The healing power of soapwood

Soapwood is an evergreen shrub that is originally only found in Chile. Residents of the Andes Mountains have used this tree for medicinal purposes for at least centuries before the arrival of Europeans. The tree mainly grows at heights and can withstand temperatures of -12 degrees Celsius. It is a slow growing tree that can reach a height of about 18 meters. Nowadays, soapwood extracts are used in the food and pharmaceutical industries. Among other things, it is used to make a foam that helps with firefighting, it is one of the chemicals needed to develop a film roll and it is used as a product to make foam in the food industry. NB! This article is written from the personal view of the author and may contain information that is not scientifically substantiated and/or in line with the general view.

Botanical drawing soapwood] / Source: Franz Eugen Köhler, Köhler’s Medizinal-Pflanzen, Wikimedia Commons (Public domain)


  • Grow your own soapwood
  • Traditional use
  • Naming
  • Active substances
  • Soapwood, no more expectorant
  • Soapwood as a hair wash
  • Safety
  • Visit a doctor or herbal therapist

Grow your own soapwood

Soapwood can possibly grow in Western Europe, but it is important to grow it in a greenhouse in winter as it cannot withstand temperatures that are too low. In the Netherlands and Belgium it gets colder than 12 degrees below zero for a few nights every year, and that is the lowest temperature at which soapwood can survive. Soapwood can also be affected by a late spring frost. If you want to grow it in a greenhouse, you will have to grow it in a pot and the plant is unlikely to grow larger than a large shrub. In the wild the plant can develop into a medium-sized tree.

Traditional use

In the Andes, the bark of the soapwood tree was mainly used for lung problems. It ensures that mucus is dissolved and coughing is made easier. It is used as a traditional hair wash. It was never used internally in South America, but nowadays the food industry can add it as an ingredient to food under the name E999.


In Latin, soapwood is called Quillaja Saponaria . named. In Dutch we know the names soap wood tree and panama wood. The bark of the tree is the actual soapwood. Soapwood is a basis for natural soap. Saponaria comes from the Latin name for soap: sapon and of course that is also the reason we use the word ‘soap’ in Dutch.

Active substances

The bark of soapwood is used for phytotherapeutic purposes. It contains the following active substance: quillajasaponins. These are complex triterpenoid saponins that break down into several substances such as aglycone and the oleanene quillaic acid. It also contains tannins, calcium oxalate and starch.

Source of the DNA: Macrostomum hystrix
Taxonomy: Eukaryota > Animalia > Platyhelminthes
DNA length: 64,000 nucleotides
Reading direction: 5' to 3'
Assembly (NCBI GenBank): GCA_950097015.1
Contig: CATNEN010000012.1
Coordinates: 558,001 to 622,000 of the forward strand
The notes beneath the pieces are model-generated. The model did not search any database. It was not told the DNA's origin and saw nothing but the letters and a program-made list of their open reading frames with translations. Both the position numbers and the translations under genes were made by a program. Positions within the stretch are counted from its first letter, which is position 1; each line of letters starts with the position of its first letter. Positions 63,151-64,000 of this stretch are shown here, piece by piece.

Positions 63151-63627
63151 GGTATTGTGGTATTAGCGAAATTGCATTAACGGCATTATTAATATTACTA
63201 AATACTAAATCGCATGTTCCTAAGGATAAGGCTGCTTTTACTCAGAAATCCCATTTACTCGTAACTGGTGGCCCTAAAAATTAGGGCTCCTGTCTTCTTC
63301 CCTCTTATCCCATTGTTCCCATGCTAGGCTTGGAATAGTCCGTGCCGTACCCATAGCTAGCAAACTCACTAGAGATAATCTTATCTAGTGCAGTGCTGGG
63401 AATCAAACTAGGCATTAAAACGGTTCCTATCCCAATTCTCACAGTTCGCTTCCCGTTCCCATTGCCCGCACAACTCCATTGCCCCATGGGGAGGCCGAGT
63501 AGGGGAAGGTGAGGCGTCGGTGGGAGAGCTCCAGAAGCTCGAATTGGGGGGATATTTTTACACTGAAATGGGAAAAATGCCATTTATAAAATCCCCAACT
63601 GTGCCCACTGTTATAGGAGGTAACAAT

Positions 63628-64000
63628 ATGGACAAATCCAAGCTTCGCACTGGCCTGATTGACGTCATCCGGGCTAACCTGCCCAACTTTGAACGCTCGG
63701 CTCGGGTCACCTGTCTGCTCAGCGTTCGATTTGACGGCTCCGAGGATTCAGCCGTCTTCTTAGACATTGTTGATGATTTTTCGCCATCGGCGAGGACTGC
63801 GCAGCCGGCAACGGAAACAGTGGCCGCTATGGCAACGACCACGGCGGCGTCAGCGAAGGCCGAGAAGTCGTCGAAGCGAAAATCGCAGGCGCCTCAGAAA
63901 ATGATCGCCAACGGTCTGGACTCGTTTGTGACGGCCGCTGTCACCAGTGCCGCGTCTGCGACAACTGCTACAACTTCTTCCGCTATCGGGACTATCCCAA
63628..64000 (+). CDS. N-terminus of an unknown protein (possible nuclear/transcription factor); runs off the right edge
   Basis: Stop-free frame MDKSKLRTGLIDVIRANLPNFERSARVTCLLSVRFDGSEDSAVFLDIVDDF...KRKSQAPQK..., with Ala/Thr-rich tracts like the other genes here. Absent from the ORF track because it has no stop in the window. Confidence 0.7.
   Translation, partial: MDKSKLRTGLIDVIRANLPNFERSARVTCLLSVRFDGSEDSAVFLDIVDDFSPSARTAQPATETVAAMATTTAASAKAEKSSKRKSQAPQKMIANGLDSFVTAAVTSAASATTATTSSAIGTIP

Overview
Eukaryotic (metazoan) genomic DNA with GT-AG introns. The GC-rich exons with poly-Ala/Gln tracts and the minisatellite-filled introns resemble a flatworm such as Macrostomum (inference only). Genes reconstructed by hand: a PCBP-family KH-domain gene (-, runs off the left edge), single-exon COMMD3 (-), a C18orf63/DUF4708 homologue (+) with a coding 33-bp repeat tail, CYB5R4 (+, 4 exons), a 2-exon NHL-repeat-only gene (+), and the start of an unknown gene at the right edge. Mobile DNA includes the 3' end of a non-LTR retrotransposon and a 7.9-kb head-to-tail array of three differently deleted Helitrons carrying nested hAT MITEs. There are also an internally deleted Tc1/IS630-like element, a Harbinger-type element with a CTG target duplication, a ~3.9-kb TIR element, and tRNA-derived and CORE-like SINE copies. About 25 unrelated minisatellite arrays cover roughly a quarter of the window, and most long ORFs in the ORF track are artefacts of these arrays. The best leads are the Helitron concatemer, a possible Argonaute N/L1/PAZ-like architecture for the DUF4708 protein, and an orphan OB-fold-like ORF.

Soapwood, no more expectorant

Soapwood has an expectorant effect and can be used as an expectorant. That used to happen quite regularly; it was used for bronchitis and other respiratory problems. This application has now been abandoned because it has too many side effects. It has a too irritating effect on the gastrointestinal mucosa. That is why phytotherapists prefer Golden primrose, anise seed, senega, eucalyptus and hyssop.

Soapwood as a hair wash

Quillaja saponaria or soapwood tree / Source: Penarc, Wikimedia Commons (CC BY-SA-3.0)

Soapwood produces a nice, stable foam. It lowers the surface tension of the water or the VanderWaals force. It can be used as a dish soap or hair wash. It can also be too irritating for the scalp and many herbalists only use it for:

  • Greasy hair.

Quilla bark can serve as an emulsifier; a substance that connects water- and fat-based substances. Therefore, it is used as part of toothpastes, gargles and some medicinal recipes.


The highly irritating saponins do not make this product ideal for internal use. It overstimulates the gastrointestinal mucosa so that you can get gastroenteritis. Stomach pain, diarrhea and dizziness are also possible side effects. It can even cause a slow pulse, liver damage and breathing disorders. The stuff can also irritate externally. When pulverizing the wood, contact with eyes and nose should be avoided. The powder can fly up high, which means there is a risk of getting it on the nasal mucosa.

Visit a doctor or herbal therapist

Much of the information about the medicinal plant mentioned in this article comes from the book Groot Handboek Medicinal Plants by Geert Verhelst. That is a handbook in phytotherapy. However, it is not suitable for self-healing. Anyone who suffers from something should consult a doctor or herbal therapist for a good diagnosis and choice of the best remedies, tailored to your personal situation. The knowledge and science mentioned here is of a purely informative nature.